Cyrus Mulready mulreadc@newpaltz.edu

Course Description:

What career opportunities are available for students with an advanced degree in the humanities? How do I describe the skills I have acquired in graduate school? How can I best present myself as a candidate for jobs in a range of fields? Do I need to continue to a Ph.D. or other graduate program in order to accomplish my goals? This practicum is designed to help MA students answer these fundamental questions as it provides crucial professional development and career discernment. The practicum will provide hands-on activities, collaborative exercises, and close mentorship from the instructor and others at the college to assist students not only in finding a job once they graduate, but also in identifying meaningful career paths.


Designing Your Life: How to Build a Well-Lived, Joyful Life, by Bill Burnett and Dave Evans. (Knopf, 2016. ISBN: 1101875321)

Additional reading materials to be provided in class or linked through the schedule of readings.


ENG 577.01 – Studies in English Romanticism: The Persistence of Frankenstein (3 credits) Online synchronous: T 5:00-7:50

Prof. Jackie George georgej@newpaltz.edu

Although written over 200 years ago, the cultural force of Mary Shelley’s Frankenstein shows no signs of waning. From bolt-necked Halloween masks to denunciations of “frankenfoods,” iterations of Frankenstein—no matter how disparate—are commonplace. In this course, we will examine the persistence of Frankenstein by diving deeply into texts related to the political, scientific, and cultural milieus of Shelley’s life and work. Then, we will consider how, and to what ends, Frankenstein has been appropriated and transformed in contemporary literature and film.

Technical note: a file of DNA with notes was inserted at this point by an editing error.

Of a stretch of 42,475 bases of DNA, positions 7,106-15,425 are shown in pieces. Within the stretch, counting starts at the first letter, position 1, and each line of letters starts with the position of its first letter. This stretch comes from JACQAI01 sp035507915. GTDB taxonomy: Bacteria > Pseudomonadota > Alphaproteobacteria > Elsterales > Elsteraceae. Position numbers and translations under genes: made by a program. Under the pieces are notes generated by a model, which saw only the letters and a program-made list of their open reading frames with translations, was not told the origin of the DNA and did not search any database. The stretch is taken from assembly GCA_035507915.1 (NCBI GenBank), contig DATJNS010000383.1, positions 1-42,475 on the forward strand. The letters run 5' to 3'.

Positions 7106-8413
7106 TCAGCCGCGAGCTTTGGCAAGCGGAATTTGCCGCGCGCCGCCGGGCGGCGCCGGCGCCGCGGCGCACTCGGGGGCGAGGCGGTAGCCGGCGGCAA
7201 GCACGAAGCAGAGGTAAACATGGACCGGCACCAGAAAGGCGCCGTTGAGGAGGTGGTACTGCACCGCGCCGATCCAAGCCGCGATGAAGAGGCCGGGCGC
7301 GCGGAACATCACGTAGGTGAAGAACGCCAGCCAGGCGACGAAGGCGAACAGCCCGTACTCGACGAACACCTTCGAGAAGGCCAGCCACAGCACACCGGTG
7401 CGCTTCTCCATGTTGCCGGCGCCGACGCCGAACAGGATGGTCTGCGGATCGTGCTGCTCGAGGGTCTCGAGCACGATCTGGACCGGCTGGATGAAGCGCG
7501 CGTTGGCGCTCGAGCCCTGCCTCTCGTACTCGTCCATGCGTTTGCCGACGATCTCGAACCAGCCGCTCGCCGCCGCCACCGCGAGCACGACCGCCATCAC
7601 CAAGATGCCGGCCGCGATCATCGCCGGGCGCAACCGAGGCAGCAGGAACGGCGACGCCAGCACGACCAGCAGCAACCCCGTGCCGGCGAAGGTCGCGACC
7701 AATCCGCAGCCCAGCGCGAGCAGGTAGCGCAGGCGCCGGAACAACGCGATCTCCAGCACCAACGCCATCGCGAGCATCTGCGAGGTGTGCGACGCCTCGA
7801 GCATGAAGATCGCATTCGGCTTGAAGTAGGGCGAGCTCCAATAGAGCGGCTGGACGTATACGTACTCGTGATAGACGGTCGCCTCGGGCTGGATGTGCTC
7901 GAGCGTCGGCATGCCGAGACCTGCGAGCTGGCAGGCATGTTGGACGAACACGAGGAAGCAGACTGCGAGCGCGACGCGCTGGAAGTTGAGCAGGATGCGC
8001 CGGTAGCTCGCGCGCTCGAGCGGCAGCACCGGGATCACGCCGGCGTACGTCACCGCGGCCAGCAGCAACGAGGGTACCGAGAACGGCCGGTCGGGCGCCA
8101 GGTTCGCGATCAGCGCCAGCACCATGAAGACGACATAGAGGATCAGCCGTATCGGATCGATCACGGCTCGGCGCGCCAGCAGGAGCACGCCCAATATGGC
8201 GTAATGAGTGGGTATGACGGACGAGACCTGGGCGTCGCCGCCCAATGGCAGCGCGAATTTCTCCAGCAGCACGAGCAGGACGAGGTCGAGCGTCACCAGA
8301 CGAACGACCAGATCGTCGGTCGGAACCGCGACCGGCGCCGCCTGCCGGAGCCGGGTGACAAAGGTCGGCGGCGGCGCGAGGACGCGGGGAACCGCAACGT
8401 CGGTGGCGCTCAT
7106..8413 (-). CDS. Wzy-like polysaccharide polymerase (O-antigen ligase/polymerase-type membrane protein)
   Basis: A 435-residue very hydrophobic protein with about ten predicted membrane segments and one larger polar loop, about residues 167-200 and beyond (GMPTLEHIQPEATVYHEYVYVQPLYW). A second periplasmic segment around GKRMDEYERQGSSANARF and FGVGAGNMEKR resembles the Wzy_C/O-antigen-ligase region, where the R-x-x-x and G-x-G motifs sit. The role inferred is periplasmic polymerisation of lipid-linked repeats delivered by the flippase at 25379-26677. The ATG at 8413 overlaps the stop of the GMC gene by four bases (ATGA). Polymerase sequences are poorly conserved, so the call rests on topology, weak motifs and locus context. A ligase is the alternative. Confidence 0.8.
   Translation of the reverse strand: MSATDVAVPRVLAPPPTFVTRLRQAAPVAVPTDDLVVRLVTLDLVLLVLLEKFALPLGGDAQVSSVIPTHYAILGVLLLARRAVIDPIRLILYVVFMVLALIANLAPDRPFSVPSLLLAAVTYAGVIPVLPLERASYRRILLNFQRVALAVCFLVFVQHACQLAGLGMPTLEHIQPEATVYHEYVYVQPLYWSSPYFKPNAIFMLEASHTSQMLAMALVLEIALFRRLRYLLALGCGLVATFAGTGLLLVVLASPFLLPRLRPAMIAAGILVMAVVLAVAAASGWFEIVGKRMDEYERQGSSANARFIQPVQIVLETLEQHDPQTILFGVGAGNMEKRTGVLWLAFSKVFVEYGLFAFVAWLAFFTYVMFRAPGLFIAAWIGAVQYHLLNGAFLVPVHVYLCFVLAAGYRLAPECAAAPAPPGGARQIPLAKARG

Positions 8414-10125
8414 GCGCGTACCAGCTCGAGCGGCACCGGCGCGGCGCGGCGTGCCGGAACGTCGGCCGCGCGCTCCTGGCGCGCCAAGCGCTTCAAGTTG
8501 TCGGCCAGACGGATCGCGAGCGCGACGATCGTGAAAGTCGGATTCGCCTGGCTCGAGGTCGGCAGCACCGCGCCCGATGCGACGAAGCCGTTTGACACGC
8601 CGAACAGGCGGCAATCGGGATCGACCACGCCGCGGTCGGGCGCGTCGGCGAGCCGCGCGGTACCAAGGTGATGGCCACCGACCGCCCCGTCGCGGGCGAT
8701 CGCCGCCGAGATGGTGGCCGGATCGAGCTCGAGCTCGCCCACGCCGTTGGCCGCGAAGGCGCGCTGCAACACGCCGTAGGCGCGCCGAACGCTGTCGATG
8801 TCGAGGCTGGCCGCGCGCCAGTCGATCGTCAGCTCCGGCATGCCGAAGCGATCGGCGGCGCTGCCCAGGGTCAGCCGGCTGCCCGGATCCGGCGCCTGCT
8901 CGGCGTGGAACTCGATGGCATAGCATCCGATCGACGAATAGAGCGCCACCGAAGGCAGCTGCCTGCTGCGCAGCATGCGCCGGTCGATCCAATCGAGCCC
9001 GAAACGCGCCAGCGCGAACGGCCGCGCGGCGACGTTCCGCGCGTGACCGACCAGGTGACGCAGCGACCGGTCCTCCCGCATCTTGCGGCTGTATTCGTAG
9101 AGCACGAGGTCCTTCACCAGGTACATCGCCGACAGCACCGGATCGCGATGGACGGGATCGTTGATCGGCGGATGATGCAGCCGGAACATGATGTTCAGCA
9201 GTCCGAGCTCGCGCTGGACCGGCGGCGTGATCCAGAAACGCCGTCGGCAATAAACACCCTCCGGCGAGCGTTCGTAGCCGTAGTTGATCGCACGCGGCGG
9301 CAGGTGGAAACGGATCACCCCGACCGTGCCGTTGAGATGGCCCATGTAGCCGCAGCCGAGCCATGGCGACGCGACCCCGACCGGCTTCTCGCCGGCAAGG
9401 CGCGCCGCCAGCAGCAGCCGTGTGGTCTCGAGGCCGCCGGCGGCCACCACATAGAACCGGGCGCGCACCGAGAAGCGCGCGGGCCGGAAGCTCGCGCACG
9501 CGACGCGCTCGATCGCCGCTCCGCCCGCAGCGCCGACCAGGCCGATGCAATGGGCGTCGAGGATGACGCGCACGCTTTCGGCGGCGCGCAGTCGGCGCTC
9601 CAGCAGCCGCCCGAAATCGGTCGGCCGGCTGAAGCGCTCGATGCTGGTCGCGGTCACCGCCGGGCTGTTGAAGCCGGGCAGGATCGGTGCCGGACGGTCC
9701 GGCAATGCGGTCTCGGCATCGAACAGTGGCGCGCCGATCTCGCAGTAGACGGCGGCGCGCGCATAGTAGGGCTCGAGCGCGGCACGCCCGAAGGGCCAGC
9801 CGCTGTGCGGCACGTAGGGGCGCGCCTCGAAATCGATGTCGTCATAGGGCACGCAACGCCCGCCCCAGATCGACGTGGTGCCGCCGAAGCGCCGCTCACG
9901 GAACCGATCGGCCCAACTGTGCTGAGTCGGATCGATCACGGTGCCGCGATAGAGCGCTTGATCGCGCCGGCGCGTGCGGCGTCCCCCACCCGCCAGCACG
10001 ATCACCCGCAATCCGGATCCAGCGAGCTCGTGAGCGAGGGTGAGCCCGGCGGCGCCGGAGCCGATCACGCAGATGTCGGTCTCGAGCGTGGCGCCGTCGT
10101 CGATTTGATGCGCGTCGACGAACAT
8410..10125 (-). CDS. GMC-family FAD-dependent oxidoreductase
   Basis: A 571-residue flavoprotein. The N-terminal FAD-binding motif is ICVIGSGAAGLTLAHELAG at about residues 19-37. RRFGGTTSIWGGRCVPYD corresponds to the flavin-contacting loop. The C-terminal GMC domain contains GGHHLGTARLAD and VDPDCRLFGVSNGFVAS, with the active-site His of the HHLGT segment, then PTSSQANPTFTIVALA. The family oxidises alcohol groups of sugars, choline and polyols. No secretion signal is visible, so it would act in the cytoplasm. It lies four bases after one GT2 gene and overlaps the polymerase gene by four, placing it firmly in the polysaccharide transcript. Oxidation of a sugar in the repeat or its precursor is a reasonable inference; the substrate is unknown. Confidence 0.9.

Mary Wollstonecraft, Mary and The Wrongs of Woman
William Godwin, Caleb Williams
Mary Shelley, Matilda
Mary Shelley, Frankenstein; or, The Modern Prometheus (1818 edition) Ahmed Saadawi, Frankenstein in Baghdad
Victor LaValle, Destroyer
Jeannette Winterson, Frankissstein


ENG578-01: Studies in Victorian Literature – The Victorian Gothic Online synchronous: R: 0500P-0750P

Credit Hours: 3

Professor Jed Mayer: mayere@newpaltz.edu

Course Description:
From its beginnings in the eighteenth century, the gothic novel explored, stimulated, and assuaged a variety of fears and anxieties. While these early gothic texts were frequently located in distant locations and times, and tended to promote readerly escapism, in the Victorian period new forms of the gothic emerged, which frequently set their action in the present, near past, or near future, and addressed a range of contemporary issues, including gender, sexuality, class, race, globalization, and industrialization. The Victorian gothic also came to serve as a means of exploring the psychology and the physiology of the emotions, both in its portrayal of characters in extreme, harrowing situations, and in its effects on the reader. In this course, we will explore the various manifestations taken by the gothic in the mid- to late-nineteenth century, considering


these works in relation to their historical context, and through the lens of contemporary cultural theory.

Required Texts (subject to change):

Mary Elizabeth Braddon, Lady Audley’s Secret
Charlotte Brontë, Jane Eyre
Joseph Conrad, Heart of Darkness
H. Rider Haggard, She
Robert Louis Stevenson, The Strange Case of Dr. Jekyll and Mr. Hyde
Bram Stoker, Dracula
H.G. Wells, The Island of Dr. Moreau
Oscar Wilde, The Picture of Dorian Gray


ENG 579.01 Nineteenth Century American Fiction Online synchronous: M 5:00 pm – 7:50pm

Professor Crystal Donkor: donkorc@newpaltz.edu

Course Description: